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Homeless Feeding Battle Continues In Fort Lauderdale

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FORT LAUDERDALE (CBSMiami) –  Amid the battle over feeding the homeless in Fort Lauderdale, the city has offered a 90-year old man who's been feeding the homeless another option.

City officials made Abbott an offer Tuesday allowing him the use of the city's Aquatic Complex to conduct his feeding this week but Abbott's board members said they plan to be at the regular spot on the beach Wednesday.

Abbot was cited twice for feeding the homeless outdoors in violation of the city rules that feedings need to have running water, bathrooms and should be conducted indoors at a house of worship.

A photo sent to CBS4 by a local pastor where it may appear to some that Mr. Arnold Abbott is cuffed after his first encounter with police over the feeding law;however, late Tuesday the chief of police said Mr. Abbott was never put in cuffs, only cited.

Witness said Abbott was not cuffed yet  Fort Lauderdale's Mayor Mayor Jack Seiler said misinformation has persisted that Abbott was arrested.

"He was never taken into custody, that's issue one. Issue two is…we certainly did not ban feeding the homeless in the city of Fort Lauderdale," said Seiler.

On Tuesday, homeless people lined up in front of Fort Lauderdale City Hall for another day of public feedings along with another day of citations.

It's a violation of a new ordinance that restricts where the homeless can be fed.

"These laws are so ridiculously stupid, that we feel that attention has to be brought on to it. If elected officials are going to make policy like this, everyone should know, their grandchildren should know 10 years from now, he tried to take food out of a starving person's mouth," said Sean Cononie, founder of the organization Homeless Voice.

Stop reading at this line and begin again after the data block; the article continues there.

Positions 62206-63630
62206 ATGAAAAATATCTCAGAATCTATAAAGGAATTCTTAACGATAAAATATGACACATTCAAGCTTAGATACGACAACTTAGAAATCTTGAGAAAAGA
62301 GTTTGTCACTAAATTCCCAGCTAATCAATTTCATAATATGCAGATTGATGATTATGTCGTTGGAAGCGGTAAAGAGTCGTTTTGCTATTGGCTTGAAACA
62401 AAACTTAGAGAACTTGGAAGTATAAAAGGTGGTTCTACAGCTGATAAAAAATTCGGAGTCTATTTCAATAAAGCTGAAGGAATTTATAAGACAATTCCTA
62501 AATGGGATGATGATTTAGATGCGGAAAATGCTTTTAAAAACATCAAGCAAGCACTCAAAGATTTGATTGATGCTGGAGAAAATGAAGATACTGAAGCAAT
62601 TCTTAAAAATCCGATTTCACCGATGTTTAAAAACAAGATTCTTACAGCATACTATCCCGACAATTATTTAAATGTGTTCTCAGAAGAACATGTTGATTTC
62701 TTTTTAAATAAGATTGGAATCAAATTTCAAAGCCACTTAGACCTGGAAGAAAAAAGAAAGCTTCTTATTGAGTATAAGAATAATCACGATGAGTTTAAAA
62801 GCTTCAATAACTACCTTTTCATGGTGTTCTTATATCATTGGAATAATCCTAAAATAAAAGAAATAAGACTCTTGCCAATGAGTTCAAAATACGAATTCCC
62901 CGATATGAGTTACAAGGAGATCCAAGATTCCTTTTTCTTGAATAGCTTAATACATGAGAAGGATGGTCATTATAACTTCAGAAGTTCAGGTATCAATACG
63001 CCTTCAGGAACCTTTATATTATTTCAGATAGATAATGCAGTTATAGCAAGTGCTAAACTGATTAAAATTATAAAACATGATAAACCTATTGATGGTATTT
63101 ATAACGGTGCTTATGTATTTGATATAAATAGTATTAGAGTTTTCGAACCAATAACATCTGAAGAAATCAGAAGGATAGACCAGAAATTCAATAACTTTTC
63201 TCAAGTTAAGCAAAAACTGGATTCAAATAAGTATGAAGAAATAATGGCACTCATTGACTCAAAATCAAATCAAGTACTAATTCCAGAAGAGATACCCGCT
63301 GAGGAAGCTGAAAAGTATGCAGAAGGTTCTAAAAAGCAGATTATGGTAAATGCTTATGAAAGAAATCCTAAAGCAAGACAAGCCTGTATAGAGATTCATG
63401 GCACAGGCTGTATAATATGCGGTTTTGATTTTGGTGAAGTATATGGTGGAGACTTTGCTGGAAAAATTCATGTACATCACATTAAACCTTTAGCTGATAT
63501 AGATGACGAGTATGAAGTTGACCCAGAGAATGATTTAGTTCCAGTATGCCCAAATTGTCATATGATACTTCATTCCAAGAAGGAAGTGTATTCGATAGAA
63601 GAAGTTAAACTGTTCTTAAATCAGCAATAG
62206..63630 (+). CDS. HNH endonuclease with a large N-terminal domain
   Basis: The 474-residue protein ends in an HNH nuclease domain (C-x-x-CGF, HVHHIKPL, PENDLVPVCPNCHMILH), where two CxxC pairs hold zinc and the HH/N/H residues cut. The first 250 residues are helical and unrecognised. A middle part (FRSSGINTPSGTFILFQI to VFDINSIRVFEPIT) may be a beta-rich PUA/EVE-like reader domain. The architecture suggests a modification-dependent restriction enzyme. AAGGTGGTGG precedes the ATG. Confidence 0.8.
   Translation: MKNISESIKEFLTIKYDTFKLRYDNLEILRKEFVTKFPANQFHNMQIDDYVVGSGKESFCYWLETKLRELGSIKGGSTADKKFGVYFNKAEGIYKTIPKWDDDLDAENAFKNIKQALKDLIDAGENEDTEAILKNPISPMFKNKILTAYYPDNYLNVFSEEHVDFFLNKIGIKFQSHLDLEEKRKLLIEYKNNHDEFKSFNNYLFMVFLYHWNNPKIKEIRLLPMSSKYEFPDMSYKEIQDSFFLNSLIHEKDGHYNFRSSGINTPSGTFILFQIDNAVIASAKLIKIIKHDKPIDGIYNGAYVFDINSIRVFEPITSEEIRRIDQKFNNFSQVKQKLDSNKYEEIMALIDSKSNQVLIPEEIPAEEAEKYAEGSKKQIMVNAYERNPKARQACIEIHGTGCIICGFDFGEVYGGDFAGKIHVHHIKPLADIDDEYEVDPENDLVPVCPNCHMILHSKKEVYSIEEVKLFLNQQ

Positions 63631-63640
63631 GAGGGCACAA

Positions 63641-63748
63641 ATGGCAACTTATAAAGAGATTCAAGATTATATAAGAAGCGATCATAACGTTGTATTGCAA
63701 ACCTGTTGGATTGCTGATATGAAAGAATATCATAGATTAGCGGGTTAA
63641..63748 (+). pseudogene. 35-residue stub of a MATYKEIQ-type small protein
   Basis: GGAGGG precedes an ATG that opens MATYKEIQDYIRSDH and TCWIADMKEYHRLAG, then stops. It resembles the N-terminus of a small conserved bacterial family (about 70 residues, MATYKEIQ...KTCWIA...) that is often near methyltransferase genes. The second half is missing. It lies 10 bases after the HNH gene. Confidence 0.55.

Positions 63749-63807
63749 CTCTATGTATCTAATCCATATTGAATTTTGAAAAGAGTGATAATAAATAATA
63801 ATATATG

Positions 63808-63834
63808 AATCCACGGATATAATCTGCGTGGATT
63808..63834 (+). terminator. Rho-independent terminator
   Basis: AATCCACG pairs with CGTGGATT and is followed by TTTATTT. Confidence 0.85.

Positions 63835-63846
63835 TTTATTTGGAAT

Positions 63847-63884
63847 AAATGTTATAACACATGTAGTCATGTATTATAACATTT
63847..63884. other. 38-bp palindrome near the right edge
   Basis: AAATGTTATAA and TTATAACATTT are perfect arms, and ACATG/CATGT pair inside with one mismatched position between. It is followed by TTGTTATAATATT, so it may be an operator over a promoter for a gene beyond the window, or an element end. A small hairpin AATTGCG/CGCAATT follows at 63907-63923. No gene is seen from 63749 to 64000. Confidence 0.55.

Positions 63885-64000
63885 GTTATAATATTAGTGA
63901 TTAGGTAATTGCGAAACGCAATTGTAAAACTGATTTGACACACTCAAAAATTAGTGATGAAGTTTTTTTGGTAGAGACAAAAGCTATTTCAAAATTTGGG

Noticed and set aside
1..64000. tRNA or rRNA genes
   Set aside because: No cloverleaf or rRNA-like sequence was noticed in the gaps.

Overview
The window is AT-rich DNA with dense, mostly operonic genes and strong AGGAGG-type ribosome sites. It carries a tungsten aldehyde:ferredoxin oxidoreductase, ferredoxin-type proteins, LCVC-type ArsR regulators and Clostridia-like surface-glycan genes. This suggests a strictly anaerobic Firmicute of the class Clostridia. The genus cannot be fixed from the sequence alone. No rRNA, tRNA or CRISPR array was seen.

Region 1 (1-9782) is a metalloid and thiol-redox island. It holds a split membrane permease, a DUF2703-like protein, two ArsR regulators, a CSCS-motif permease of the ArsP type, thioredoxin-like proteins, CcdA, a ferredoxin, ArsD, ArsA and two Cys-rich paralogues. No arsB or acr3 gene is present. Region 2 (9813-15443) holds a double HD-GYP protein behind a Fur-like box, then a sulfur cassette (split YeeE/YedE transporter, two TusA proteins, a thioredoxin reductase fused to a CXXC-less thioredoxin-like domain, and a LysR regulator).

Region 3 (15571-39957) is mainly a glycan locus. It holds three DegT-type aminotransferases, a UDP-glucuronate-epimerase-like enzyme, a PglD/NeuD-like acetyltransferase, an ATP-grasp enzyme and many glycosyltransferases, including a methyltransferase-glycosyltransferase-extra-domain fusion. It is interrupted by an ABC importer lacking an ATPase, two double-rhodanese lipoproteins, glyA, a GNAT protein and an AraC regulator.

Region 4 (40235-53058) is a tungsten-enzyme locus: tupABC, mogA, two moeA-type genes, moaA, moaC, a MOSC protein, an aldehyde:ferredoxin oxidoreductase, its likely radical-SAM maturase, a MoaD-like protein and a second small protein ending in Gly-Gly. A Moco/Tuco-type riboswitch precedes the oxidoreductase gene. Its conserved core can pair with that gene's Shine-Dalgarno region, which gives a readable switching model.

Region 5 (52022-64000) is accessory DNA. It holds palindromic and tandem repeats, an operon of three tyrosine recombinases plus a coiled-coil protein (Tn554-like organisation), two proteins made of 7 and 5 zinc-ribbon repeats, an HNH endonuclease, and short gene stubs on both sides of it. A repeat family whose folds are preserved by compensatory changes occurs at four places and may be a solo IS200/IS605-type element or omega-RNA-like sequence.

Click here to watch Carey Codd's report. 

Cononie is defying the law and even urging Seiler to suspend the ordinance for 90 days to come up with a new plan. He had set a deadline of 2:00 p.m.

"No one has contacted us. I don't think the city has any interest in trying to resolve these issues, other than they're looking for a lawsuit," said Cononie.

That deadline came and went and the ordinance is still in place with Seiler questioning why the Homeless Voice and Cononie are even involved in this.

"To have somebody come in from out of town and now say, 'hey, wait a minute, we want you to revisit an ordinance that we chose not to participate in the process.' That's not right," said Seiler.

Cononie's Homeless Voice operation is based in Hollywood. He's been fighting with the city there for years.

Last month, Hollywood agreed to pay him more than $4 million to buy his homeless shelter with an agreement that Cononie will leave and not return.

Fort Lauderdale's homeless feeding debate burst into the international spotlight more than a week ago.

Seiler said feeding the homeless is alive and well in Fort Lauderdale, with even more churches and charities passing out food, following the rules, like not setting up in a public park, providing bathrooms and following food safety guidelines.

"This was not just an ordinance thrown together and passed. This was a comprehensive homeless reform that was done in conjunction with so many community partners," said Seiler.

Click here to read Fort Lauderdale's homeless feeding ordinance.


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